Government agencies, businesses and individuals across the world joined in to celebrate in an overwhelming response to this year’s National Mentoring Day (on 27th October) to raise awareness and celebrate the benefits of mentoring.
The initiative aims to educate, inspire, connect and support mentoring to effect positive change throughout the world. Throughout the year it continues to shine a spotlight on mentors and mentoring initiatives making a difference. National Mentoring Day was inaugurated in the House of Lords, Parliament in England to recognise the invaluable contribution of mentorship in business, education and society with Lord Young as the founding patron.
The global initiative was founded by Chelsey Baker to support all forms of mentoring. Chelsey says, “We urgently need to embrace mentoring for all. Everyone has life skills and experience to share as a mentor. One word, one hour can be all that’s needed to effect a positive change in someone.” Everyone is encouraged to mentor someone. Organisations and businesses are asked to create their own mentoring event or activity on the day and thank mentors for the great work they do.
Chelsey is regarded as one of the UK’s most prominent business mentors where she has mentored hundreds of businesses, individuals and worked on leading government mentoring projects. She is the recipient of notable awards for her contribution to society, including the British Bankers’ Association’s “Excellence in Enterprise Mentoring Award” at BAFTA and ‘Influential Woman of the Year.’
This year saw a huge increase in businesses and organisations giving back. Support came in far and wide on the hashtag #nationalmentoringday. Companies from all over the world created mentoring initiatives which were launched to coincide with the day. In the U.S. ProMazo launched a free app to connect 100,000 students with 100,000 mentors to support those being left behind during the pandemic. The Pentagon awarded $3 million to the University of Illinois Chicago to create an undergraduate STEM mentoring program.
In the UK, over 100 Members of Parliament pledged to ‘Give an Hour’ of their time to mentor a young person through The Diana Award charity. Tessy Ojo CBE, CEO of The Diana Award said: “We were delighted with the overwhelming response from MP’s to support youth mentoring.” A further National Mentoring Day workshop and virtual celebration event took place in partnership with the Diana Award. Speakers included Lord Dr Michael Hastings, (Chancellor Regents University, Vice President of UNICEF, formerly Global head of Citizenship at KPMG International and head of CSR at the BBC) Tessy Ojo CBE (CEO Diana Award) David Shapiro (USA – CEO The National Mentoring Partnership), Chelsey Baker (CEO National Mentoring Day) Charlotte Kirby (VP Global Strategic Relations, Salesforce.)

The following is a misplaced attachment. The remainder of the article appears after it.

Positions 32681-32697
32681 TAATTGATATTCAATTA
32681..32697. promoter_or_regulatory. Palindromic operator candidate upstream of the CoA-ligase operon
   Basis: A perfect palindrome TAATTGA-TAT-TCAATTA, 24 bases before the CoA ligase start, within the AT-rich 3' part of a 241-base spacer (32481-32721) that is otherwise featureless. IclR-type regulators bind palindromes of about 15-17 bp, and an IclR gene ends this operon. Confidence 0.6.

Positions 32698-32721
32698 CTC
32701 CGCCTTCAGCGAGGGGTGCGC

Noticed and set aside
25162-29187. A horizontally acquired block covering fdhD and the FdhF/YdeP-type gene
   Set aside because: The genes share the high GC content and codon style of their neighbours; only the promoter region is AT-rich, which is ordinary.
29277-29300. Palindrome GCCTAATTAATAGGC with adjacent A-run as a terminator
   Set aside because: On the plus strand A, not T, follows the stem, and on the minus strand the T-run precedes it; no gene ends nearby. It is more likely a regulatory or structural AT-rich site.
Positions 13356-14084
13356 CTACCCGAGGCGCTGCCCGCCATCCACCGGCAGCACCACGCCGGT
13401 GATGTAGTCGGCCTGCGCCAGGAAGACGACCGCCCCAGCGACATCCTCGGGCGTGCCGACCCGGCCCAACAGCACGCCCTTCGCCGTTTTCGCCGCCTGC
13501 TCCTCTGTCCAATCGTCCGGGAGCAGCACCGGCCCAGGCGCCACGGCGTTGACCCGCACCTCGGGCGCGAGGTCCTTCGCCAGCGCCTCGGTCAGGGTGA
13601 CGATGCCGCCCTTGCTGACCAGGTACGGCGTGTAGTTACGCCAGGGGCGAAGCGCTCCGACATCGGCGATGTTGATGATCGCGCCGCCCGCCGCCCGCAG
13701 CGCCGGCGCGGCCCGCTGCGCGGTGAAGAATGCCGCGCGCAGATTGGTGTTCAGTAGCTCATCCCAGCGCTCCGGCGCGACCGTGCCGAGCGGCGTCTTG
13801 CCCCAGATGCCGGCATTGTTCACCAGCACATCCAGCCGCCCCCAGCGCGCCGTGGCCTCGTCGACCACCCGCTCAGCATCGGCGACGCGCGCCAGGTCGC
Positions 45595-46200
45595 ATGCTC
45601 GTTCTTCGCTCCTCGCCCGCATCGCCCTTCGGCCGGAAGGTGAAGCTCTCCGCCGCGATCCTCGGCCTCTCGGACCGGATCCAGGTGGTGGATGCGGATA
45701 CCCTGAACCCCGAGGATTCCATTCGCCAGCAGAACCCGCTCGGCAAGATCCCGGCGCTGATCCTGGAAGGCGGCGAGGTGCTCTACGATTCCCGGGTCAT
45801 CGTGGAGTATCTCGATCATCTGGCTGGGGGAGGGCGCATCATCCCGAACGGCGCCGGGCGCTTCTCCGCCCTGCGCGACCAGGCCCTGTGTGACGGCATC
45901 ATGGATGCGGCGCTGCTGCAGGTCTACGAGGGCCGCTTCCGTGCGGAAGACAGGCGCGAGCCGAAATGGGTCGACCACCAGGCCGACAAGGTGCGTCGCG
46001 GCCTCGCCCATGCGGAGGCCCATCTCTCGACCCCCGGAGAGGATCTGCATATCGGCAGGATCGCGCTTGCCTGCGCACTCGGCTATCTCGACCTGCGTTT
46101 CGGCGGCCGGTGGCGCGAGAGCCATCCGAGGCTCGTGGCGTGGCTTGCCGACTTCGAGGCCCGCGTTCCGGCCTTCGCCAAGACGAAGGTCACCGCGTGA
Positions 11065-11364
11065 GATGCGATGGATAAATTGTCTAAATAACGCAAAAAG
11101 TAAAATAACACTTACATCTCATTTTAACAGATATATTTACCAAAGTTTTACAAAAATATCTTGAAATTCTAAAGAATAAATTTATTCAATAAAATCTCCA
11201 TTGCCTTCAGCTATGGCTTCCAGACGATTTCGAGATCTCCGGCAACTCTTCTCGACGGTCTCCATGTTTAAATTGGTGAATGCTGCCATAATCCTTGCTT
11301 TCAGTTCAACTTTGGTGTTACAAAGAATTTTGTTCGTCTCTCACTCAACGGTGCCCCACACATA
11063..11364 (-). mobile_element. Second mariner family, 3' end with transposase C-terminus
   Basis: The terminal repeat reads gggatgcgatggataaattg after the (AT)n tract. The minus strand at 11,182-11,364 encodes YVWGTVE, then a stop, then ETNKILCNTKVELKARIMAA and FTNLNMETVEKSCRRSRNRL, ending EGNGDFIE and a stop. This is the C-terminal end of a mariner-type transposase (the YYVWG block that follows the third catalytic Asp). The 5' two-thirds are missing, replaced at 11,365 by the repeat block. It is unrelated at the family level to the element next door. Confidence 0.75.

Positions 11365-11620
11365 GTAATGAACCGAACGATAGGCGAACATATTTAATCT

Google in partnership with Digital Boost, committed to providing 10,000 hours of free mentoring to small business owners and charities in the UK. Banking group NatWest in partnership with Be the Business launched a free mentoring service in response to findings that show female business owners are at a disadvantage. Robert Halfon MP, Chair of the Education Select Committee teamed up with Ronel Lehmann CEO of Finito to launch their #LegUp mentoring campaign which asks those in employment to help mentor one person who is unemployed back in to work.
Worldwide virtual events took place in English, Spanish and Arabic, organised in partnership with Viola Edward (Cyprus) founder of Grit Academy. Chelsey shared her mentoring mission, passion and insight to encourage global participation in mentoring as a way to make society more inclusive and to support the United Nations Sustainable Development Goals.
Top leaders from education, sustainability, leadership and the caring economy joined in to discuss best practices and connect mentoring initiatives around the world. Viola Edward said, we organised the virtual events so, “No one is left behind, everybody can have a mentor.”
Speakers included Amal Daraghmeh Masri (Palestine), Saskia Harkema (Holland), Laura Giadorou Koch(USA), Harpreet Kang (India), Jessica J. Lockhart (Panama), Saadet Ozdemir, (Turkey), Ghada Hammouda(Egypt), Shirin Elias Ghanadry, Miriam J. Senft (USA), Dr Haidi Badawi, (Australia), Prof. Ona C. Miller, (USA), Winky Singh, (India), D Munish Jindal (India), Dr Nancy Juneja, (India), Teresa Egana (Venezuela), Paqui Garcia, (Spain) and Laura Garcia (Argentina).
Chelsey closes by saying, “The impact of National Mentoring Day will make a huge difference to peoples’ lives and to wider society. Mentoring means ‘making a difference which is why I have made it my life’s mission to make mentoring accessible to everyone of all ages, ethnicities and backgrounds. Mentoring is a way to create a more inclusive society and has the potential to trigger significant benefits on a global scale and National Mentoring Day will make this happen.”
The initiative will carry on throughout the year to inspire, promote, connect and support mentoring. “We all need help in this world. Mentoring gives a sense of purpose to both parties, it’s not only good for business but also good for the soul!”
Event Date for your diary – 27th October 2021. Don’t wait until then to explore mentorship. Start planning now to be a mentor, find a mentor or recruit mentors. If you’re organisation doesn’t have a mentoring program in place then consider launching one to showcase your organizations commitment to investing in people. Why? Because Mentoring Matters.